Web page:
Biotechnology

Johns Hopkins Grant Project Looks at Small Cell Lung Cancer Treatment Resistances

 Researchers at the Johns Hopkins Kimmel Cancer Center received a $3.1 million grant to study the resistance of limited stage small cell lung cancer to a combination of chemotherapy and radiotherapy (chemoradiation). The National Institutes of Health awarded the grant to researchers from The Johns Hopkins University, co-led by Luigi Marchionni, M.D., Ph.D., assistant professor of oncology, Christine Hann, M.D., Ph.D., assistant professor of oncology, and Phuoc Tran, M.D., Ph.D., associate professor of
Infectious Diseases

Higher Doses of Rifampin Appear More Effective in Fighting TB Without Increasing Risk of Adverse Events

Higher daily doses of rifampin, a cornerstone of tuberculosis treatment, killed more TB bacteria in sputum cultures, and the higher doses did so without increasing the adverse effects of treatment, according to a randomized controlled trial published online in the American Thoracic Society’s American Journal of Respiratory and Critical Care Medicine. In “Efficacy and Safety of High-Dose Rifampin in Pulmonary Tuberculosis: A Randomized Controlled Trial,” Gustavo E. Velásquez, MD, MPH, associate physician in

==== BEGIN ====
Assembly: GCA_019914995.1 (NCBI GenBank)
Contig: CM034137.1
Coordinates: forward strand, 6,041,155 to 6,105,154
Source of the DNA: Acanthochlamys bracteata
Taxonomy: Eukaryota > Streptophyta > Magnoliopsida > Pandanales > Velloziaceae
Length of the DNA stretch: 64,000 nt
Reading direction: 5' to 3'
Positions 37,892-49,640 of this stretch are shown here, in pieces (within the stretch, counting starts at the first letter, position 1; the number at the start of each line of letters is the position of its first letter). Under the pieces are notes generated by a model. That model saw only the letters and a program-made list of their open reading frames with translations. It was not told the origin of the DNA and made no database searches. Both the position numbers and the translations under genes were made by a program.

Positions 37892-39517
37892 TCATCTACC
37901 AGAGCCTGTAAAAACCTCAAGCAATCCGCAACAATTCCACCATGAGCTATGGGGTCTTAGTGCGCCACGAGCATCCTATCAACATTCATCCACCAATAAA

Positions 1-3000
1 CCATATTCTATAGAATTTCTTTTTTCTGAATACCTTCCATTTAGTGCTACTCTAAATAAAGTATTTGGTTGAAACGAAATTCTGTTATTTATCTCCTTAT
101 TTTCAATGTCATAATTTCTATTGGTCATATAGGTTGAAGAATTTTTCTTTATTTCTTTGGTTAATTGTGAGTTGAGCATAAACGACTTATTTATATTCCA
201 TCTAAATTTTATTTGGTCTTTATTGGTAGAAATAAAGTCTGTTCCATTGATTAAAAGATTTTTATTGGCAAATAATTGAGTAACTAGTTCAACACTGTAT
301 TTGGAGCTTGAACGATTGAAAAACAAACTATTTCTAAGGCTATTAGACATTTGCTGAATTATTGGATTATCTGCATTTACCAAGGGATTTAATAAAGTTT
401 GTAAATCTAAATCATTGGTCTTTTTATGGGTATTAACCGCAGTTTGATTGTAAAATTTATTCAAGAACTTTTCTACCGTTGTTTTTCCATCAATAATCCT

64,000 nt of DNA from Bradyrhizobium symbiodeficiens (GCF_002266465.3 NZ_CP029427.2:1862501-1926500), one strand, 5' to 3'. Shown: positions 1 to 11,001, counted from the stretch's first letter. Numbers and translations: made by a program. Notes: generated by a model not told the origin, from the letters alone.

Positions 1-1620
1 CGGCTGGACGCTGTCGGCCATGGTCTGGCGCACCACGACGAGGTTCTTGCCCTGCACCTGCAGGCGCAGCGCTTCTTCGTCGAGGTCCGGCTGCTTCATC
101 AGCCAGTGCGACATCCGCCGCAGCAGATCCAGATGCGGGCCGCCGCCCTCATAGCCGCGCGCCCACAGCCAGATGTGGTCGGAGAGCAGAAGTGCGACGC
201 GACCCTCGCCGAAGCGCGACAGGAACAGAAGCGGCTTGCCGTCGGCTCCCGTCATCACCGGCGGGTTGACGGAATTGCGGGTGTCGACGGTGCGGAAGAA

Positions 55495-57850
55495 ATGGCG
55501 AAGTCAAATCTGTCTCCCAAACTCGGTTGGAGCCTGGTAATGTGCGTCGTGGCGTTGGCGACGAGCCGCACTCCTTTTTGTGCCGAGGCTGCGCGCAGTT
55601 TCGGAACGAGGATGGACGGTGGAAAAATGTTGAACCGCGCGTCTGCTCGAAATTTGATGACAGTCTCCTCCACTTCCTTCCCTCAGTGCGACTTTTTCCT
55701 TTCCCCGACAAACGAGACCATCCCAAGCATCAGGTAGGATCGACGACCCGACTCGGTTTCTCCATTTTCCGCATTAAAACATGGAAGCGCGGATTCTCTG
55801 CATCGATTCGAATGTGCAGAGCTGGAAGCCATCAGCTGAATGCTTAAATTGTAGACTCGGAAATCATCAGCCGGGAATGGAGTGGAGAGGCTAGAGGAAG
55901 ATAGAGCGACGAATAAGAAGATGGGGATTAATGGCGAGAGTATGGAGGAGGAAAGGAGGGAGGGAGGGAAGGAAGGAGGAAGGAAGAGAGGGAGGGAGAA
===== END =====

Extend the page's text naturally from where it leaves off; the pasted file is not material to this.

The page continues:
cancer Cancer Discovery

Novel Clinical Tool to Predict Patient Survival Rate and Treatment Outcomes for Early-Stage Lung Cancer

A team of researchers, led by Professor Lim Chwee Teck from the Department of Biomedical Engineering at the National University of Singapore (NUS) and NUS PhD candidate Ms Lim Su Bin, has leveraged open source data to develop a personalised risk assessment tool that can potentially predict patient survival rate and treatment outcomes of early-stage lung cancer patients. The tool uses a novel panel of 29 unique extracellular matrix (ECM)
cancer

Making Milestones Against Non-Small Cell Lung Cancer

 Hard to detect in its early stages and hard to treat as it advances, lung cancer is the leading cause of cancer mortality around the world, with an estimated 1.6 million deaths each year. New treatments, however, are bettering the odds for people with non-small cell lung cancer (NSCLC), which makes up about 85 percent of lung cancer cases. “Progress has been enormous in the past 20 years,” said Roy Herbst,
cancer

Penn Study Identifies New Target to Fight Prostate, Lung Cancer

A newly identified molecular chain of events in a mouse model of prostate cancer highlights novel targets to treat it and other cancers. A team led by Marcelo Kazanietz, PhD, a professor of Systems Pharmacology and Translational Therapeutics, published in Cell Reports that the overexpression of a protein called PKCε with the loss of the tumor suppressor Pten causes the progression of prostate cancer. This deadly combination produces an uptick